Drug treatment caused regeneration of sound-sensing cells in the inner ears of noise-exposed Mice. On the left, damaged cells not treated with the drug. On the right, cells that were treated. Hair cells are shown in green. (Kunio Mizutari et al. / Neuron)
Anyone who’s gone to too many rock concerts or worked with loud machinery for too long (or listened to too many kazillion-decibel advertisements at a movie theater) may eventually pay the price: Hearing Loss caused by damage to tiny, sound-transmitting cells in the inner ear.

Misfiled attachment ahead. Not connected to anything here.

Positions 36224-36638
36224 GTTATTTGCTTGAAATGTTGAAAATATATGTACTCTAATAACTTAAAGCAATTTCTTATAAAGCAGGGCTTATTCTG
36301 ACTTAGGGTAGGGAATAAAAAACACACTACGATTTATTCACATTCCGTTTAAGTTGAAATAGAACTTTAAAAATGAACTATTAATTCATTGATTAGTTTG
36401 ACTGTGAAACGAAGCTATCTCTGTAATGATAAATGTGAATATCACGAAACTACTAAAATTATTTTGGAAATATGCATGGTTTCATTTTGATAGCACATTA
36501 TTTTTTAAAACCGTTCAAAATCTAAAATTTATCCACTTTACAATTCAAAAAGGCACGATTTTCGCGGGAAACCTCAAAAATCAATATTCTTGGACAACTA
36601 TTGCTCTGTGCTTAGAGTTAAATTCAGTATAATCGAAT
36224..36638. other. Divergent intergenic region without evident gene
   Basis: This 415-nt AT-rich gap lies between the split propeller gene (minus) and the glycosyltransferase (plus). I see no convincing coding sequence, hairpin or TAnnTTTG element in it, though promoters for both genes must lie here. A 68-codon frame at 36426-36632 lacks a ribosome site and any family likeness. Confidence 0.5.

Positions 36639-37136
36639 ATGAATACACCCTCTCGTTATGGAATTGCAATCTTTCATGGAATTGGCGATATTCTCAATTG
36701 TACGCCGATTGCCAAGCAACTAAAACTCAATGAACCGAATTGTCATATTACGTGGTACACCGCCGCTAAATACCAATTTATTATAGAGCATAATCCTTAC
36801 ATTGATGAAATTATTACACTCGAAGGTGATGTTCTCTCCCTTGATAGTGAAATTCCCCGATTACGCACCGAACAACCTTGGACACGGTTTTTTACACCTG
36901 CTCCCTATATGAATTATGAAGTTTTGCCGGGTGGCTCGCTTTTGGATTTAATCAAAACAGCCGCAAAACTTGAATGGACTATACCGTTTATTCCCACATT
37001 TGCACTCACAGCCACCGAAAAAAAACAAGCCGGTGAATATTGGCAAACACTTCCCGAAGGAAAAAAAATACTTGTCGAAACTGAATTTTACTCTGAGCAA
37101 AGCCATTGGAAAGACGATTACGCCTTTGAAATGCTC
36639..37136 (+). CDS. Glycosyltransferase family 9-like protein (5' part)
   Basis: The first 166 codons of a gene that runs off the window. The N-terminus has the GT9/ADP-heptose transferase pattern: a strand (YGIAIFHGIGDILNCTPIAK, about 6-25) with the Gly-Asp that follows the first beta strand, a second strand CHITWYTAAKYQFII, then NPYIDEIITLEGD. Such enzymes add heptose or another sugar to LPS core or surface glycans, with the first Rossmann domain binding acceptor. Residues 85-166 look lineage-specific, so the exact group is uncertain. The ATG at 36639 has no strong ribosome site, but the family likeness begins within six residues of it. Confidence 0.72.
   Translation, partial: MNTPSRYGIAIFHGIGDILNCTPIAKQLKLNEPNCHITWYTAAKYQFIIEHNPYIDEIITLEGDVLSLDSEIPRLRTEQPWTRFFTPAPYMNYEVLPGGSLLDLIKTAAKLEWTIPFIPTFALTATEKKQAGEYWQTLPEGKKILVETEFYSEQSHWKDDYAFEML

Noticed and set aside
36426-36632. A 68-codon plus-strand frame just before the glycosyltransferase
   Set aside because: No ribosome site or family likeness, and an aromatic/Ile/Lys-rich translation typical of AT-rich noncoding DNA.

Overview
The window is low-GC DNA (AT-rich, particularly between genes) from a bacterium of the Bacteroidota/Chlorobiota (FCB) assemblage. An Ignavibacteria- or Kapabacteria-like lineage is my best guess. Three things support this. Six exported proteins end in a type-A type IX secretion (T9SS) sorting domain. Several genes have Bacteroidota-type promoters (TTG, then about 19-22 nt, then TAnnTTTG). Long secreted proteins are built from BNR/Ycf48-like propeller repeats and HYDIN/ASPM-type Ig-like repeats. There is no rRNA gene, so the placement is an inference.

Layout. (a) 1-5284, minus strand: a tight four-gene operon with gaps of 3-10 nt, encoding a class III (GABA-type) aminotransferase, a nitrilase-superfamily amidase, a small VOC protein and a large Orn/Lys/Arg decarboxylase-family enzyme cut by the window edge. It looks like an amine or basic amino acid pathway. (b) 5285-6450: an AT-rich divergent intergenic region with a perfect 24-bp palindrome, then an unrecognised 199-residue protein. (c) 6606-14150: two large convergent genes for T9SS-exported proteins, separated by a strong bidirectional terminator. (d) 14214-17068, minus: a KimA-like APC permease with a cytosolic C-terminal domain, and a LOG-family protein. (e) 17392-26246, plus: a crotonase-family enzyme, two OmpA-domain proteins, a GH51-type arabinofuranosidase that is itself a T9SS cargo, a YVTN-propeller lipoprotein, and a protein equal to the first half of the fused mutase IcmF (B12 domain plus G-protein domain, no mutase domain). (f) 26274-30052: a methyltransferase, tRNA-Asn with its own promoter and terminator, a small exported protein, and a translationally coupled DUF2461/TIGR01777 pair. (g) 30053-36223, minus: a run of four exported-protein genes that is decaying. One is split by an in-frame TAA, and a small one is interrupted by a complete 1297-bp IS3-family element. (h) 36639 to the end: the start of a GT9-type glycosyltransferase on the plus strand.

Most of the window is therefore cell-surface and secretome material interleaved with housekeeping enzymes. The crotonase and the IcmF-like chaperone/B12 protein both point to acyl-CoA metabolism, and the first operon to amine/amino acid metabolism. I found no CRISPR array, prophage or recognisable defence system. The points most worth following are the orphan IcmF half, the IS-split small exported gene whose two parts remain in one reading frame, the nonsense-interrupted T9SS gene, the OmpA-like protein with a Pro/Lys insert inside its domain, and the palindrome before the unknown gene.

Researchers now report they can regenerate some of these crucial “hair cells” in the inner ears of mice and restore noise-induced damage to some extent. It’s something that hearing scientists have been hoping for ages (though we will avoid using the term “Holy Grail”). The experiments, by Albert Edge of Harvard Medical School and his colleagues, were published in the Jan. 10 issue of the journal Neuron.